MISHNA: How are alleys (entries) to be combined? A man places a cask of wine (in the alley) and says: "This shall be for all the inmates of the alley," and he may transfer the right of possession (which he has in the cask) to them either through his adult son or daughter, or through his Hebrew man-servant
or maid-servant, or through his wife; but he cannot transfer his right of possession through his minor son or daughter, or through his Canaanitish bond-man or bond-woman, because their hand is virtually the same as his.
GEMARA: Said R. Jehudah: The person that accepts the transfer of ownership should lift the cask of wine at least one span from the ground at the time of acceptance (saying, I have accepted this for the other inmates). Said Rabha: These two things were said by the old sages of Pumbaditha, namely: This statement of R. Jehudah just quoted and the other one is: When a man pronounces the benediction over a goblet of wine, if he tastes a whole mouthful he has acquitted himself of the duty properly, otherwise he does not.
An objection was raised: We have learned in a Boraitha: How are alleys to be combined? A cask of wine, oil, dates, or figs, or any other fruit, is brought, and if belonging to the one who brought it, he should transfer his right of possession to the other inmates; but if the others have a share in it to commence with, he need only inform them (that he has combined the Erub for them). While transferring the right of possession, the cask should be lifted off the ground a trifle? By a trifle the Boraitha also means a span.
It was taught: At the combining of alleys, the right of possession need not be transferred. So said Rabh; but Samuel maintains, that this must be done. At the combining of the legal limits, however, Samuel declares that the right of possession must be transferred, while Rabh holds, that it is not necessary.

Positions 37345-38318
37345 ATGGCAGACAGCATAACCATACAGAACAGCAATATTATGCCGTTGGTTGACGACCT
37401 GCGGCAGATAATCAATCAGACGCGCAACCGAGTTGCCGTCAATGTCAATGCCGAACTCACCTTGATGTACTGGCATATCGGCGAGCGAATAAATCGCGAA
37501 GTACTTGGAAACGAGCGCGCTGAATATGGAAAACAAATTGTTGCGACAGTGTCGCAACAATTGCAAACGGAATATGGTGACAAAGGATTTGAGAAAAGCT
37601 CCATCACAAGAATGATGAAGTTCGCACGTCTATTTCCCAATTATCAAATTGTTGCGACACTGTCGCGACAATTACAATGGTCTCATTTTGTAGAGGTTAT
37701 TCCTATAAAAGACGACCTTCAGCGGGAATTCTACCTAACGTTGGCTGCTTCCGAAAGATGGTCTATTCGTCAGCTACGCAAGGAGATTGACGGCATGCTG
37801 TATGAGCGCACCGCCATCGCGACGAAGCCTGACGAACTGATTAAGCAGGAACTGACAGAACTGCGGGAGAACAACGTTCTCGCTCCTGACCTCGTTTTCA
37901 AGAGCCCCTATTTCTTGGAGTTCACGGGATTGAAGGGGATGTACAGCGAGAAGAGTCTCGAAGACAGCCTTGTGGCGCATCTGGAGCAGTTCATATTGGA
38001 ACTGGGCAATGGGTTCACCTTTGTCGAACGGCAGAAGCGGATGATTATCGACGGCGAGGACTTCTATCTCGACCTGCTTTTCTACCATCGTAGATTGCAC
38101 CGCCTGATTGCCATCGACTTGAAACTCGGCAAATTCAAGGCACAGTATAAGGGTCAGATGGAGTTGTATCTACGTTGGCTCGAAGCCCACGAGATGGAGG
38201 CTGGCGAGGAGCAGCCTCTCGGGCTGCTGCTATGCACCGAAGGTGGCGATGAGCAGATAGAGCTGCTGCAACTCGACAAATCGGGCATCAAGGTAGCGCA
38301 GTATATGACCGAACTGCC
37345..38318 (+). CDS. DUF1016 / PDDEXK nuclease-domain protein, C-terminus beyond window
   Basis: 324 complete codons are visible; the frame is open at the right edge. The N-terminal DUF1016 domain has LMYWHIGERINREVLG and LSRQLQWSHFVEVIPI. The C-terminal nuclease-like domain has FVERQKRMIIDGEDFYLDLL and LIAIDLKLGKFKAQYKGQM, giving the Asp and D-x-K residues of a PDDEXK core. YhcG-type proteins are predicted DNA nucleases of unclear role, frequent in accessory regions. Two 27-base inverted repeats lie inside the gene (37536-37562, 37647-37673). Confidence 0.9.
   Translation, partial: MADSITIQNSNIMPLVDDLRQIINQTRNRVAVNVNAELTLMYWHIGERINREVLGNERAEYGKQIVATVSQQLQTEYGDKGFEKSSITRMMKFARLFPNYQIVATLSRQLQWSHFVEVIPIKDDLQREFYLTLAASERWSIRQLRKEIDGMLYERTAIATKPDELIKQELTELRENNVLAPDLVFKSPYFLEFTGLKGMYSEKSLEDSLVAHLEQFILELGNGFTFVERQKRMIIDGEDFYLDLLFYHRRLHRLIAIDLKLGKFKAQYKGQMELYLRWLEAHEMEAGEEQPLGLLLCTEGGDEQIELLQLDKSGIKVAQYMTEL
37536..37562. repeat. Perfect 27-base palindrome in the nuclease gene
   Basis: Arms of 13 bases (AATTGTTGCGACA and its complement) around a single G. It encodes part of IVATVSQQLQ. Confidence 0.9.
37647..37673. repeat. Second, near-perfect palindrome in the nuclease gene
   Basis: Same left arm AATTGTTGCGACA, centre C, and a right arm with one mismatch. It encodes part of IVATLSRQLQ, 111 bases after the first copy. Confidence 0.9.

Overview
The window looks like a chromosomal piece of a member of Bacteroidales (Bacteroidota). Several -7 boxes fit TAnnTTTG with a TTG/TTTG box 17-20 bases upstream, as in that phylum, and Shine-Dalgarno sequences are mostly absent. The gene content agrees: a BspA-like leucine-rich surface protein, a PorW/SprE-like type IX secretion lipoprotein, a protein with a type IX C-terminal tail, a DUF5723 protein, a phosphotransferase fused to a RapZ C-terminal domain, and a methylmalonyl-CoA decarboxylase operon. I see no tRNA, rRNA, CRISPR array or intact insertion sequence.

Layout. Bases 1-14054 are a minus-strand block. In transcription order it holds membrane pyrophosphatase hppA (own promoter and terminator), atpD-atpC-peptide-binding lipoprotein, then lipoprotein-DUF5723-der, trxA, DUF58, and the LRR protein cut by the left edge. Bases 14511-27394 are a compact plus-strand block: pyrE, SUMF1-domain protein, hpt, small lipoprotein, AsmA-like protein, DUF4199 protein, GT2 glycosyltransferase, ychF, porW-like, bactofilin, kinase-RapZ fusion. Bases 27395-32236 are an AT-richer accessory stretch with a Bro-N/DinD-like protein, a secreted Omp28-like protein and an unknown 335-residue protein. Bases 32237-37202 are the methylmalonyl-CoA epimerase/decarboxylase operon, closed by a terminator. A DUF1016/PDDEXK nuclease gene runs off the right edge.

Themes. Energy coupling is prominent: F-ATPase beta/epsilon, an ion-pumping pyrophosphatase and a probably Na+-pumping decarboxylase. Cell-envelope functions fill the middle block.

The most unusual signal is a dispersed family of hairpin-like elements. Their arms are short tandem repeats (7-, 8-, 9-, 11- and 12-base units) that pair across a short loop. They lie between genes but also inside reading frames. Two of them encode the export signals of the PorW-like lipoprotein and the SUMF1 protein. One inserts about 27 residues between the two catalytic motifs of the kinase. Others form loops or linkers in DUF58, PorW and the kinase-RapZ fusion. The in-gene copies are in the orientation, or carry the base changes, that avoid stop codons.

Samuel may be right in his opinion, because he holds in accordance with our Mishna, which teaches, that at the combining of alleys, the right of ownership must be transferred, and at the combining of legal limits nothing is said about transfer, but upon what does Rabh base his opinion? There is a difference of opinion among Tanaim concerning this ordinance as R. Jehudah said in the name of Rabh: "It happened that the daughter-in-law of R. Oshiya went to the bath-house, and not returning before dusk, her mother-in-law made an Erub for her. When this was told to R. Hyya, he declared it unlawful. Said R. Ishmael bar R. Jose to him: Thou Babylonian! So strict art thou with Erubin. Then said my father: Whatever can be made more lenient with regard to Erubin, should so be made."
Said R. Zera to R. Jacob, the son of the daughter of Jacob:
[paragraph continues] When thou goest to Palestine, go out of thy way and pass through Tyre and ask of R. Jacob bar Idi how the case was: Did the mother-in-law make an Erub with her own material, and on account of not transferring her ownership to her daughter-in-law, R. Hyya held it to be unlawful, or did she make it with material belonging to her daughter-in-law and R. Hyya held it to be unlawful because the daughter-in-law was not informed?" R. Jacob bar Idi answered, that it was on account of the ownership not having been transferred.
R. Na'hman said: "We are in possession of a tradition which teaches us, that whether Erubin of legal limits or Erubin of courts or combinations of entries are concerned, a transfer of ownership must be effected. Now the question arises as to Erubin of cooked articles, 1 whether a transfer of ownership is necessary or not." Said R. Jose: "What question is this? Did R. Na'hman not hear the dictum of R. Na'hman bar R. Ada in the name of Samuel, that in the case of Erubin of cooked articles a transfer of ownership must also be effected?" Replied Abayi: "Assuredly he did not hear this dictum or he would not have asked." Rejoined R. Jose: "Did not Samuel say that in the case of Erubin of courts a transfer of ownership is not necessary and still R. Na'hman maintains that it is?" Abayi then said: "How can this be compared? In the case of Erubin of courts and legal limits there is a difference of opinion between Rabh and Samuel, while R. Na'hman accepts the more rigorous decrees of each, but in this instance how could R. Na'hman override the absolute decree of Samuel alone?"
There was a guard of the arsenal living in the neighborhood of R. Zera. His neighbors asked him to rent them his place for the Sabbath, but he refused. So R. Zera was asked whether the place may be rented from the man's wife, who was willing to do so. He answered them: "Thus said Resh Lakish in the name of a great man, i.e., R. Hanina: A man's wife may effect an Erub without the man's knowledge (or against his will)."
The same case occurred in the neighborhood of R. Jehudah
bar Oshiya, and when asked concerning the law in the matter, he did not know. R. Mathna could not solve the problem either. When R. Jehudah, however, asked, he answered in the name of Samuel the dictum attributed above to R. Hanina.